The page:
Wheeler won re-election

Attorney General

Ellen Rosenblum (D), 5,380, 61.8 percent

James Buchal (R), 2,918, 33.5 percent

James Leuenberger, 239

Chris Henry, 152

Rosenblum won re-election

Secretary of State

Kate Brown (D), 5,142, 56.6 percent

Knute Buehler (R), 3,436, 37.8 percent

Seth Woolley, 301

Bruce McKnight, 122

Robert Wolfe 79

Brown won re-election

Commissioner of Bureau of Labor and Industries

Brad Avakian (D), 3,672, 55.0 percent

Bruce Starr (R), 2,972, 44.5 percent

Supreme Court Position 3

Richard Baldwin, 3.294, 50.86 percent

Nenna Cook, 3,161, 48.8 percent

Court of Appeals Position 6

James C. Egan, 3,343, 56 percent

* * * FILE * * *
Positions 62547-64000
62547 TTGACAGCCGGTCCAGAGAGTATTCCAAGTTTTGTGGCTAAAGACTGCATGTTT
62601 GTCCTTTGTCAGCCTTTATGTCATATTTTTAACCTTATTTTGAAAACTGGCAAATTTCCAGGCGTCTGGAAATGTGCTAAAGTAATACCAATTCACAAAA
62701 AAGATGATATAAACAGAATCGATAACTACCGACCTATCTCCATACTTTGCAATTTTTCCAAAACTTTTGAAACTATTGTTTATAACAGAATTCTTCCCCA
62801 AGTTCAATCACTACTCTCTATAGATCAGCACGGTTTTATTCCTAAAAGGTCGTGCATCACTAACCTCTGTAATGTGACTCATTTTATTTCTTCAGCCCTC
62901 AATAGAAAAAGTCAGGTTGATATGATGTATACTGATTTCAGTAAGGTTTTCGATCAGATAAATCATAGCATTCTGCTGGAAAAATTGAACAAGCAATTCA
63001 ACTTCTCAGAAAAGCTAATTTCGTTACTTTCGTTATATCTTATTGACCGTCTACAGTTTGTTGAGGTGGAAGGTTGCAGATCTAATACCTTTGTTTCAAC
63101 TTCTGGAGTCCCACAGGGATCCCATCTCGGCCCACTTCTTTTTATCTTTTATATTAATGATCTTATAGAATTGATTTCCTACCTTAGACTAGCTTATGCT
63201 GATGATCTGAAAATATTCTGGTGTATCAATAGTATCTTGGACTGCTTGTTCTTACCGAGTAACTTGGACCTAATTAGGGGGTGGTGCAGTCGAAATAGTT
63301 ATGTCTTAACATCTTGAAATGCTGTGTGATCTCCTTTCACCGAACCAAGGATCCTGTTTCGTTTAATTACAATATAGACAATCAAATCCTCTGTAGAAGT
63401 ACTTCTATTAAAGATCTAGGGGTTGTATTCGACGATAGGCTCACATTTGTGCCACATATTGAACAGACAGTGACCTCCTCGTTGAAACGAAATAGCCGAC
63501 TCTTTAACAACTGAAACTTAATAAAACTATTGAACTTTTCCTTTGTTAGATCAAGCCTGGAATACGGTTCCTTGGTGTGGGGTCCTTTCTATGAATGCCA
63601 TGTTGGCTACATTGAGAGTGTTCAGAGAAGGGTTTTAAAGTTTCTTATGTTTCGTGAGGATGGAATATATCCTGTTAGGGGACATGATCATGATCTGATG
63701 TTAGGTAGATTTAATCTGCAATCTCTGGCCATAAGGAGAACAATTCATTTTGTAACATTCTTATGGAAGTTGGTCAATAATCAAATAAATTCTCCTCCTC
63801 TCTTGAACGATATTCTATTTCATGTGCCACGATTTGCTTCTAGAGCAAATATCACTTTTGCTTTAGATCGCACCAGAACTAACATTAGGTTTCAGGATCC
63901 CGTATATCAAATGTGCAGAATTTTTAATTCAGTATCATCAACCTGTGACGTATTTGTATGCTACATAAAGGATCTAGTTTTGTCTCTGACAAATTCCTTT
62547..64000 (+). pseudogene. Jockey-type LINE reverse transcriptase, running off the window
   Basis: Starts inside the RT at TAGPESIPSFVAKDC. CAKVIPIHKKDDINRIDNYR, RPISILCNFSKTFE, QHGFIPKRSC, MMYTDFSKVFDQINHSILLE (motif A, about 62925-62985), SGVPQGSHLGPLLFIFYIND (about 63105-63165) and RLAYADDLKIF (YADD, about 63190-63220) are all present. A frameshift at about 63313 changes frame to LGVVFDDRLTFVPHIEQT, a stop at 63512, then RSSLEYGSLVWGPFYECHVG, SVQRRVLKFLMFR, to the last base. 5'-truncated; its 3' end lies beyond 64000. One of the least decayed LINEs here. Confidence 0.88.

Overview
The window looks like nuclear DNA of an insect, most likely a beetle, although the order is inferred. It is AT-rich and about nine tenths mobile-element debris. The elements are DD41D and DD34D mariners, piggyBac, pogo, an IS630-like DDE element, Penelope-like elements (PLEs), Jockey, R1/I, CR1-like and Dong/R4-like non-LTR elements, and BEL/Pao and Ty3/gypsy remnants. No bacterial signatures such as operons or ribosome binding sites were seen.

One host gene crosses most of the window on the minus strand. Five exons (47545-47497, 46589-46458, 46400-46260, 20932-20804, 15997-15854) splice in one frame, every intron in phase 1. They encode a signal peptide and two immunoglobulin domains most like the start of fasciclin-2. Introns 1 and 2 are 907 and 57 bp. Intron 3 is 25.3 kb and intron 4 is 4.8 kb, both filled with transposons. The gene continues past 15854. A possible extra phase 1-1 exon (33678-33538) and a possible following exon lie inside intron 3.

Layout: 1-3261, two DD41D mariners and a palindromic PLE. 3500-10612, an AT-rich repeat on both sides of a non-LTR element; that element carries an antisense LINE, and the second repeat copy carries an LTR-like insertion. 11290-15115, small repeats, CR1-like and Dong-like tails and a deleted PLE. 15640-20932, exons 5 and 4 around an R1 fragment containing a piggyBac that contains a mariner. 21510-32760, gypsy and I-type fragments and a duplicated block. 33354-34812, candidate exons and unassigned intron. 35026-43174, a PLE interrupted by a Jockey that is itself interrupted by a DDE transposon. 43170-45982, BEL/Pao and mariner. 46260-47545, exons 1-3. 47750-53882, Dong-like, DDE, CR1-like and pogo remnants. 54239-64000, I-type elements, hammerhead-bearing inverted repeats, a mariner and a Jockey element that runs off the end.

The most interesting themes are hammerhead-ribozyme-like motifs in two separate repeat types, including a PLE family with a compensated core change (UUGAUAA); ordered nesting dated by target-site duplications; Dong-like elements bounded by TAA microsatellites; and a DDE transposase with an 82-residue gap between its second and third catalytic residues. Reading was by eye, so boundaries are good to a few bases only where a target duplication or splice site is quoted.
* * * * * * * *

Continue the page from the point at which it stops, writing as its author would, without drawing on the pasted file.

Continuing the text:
Tim Volpert, 2,601, 43.6 percent

Measure 77, catastrophic disaster declaration — 5,346 yes; 3,418 no — PASSED statewide

Measure 78, separation of powers — 6,490 yes; 2,324 no — PASSED statewide

Measure 79, real estate taxes — 4,976 yes; 3,896 no — statewide) — PASSED statewide

Measure 80, marijuana — 4,831 no; 4,574 yes — FAILED statewide

Measure 81, gillnet prohibition — 5,616 no; 3,361 yes — FAILED statewide

Measure 82, private casinos — 7,096 no; 2,263 yes — FAILED statewide

Measure 83, Wood Village casino — 7,006 no; 2,336 yes — FAILED statewide

Measure 84, inheritance taxes — 4,994 no; 4,122 yes — FAILED statewide

Measure 85, kicker for education — 5,628 yes; 3,536 no — PASSED statewide

Hood River Mayor

Arthur Babitz, 1,996

Circuit Court, Dist. 7 Position 21 — John A. Olson, 5,172

Hood River Soil and Water — Brian Nakamura, 5,827; John Joyer, 5,583; Cindy Collins, 5,372

Board of Commissioners, Chairman

Ron Rivers, 6,063

Board of Commissioners, Position 2

Maui Meyer, 1,263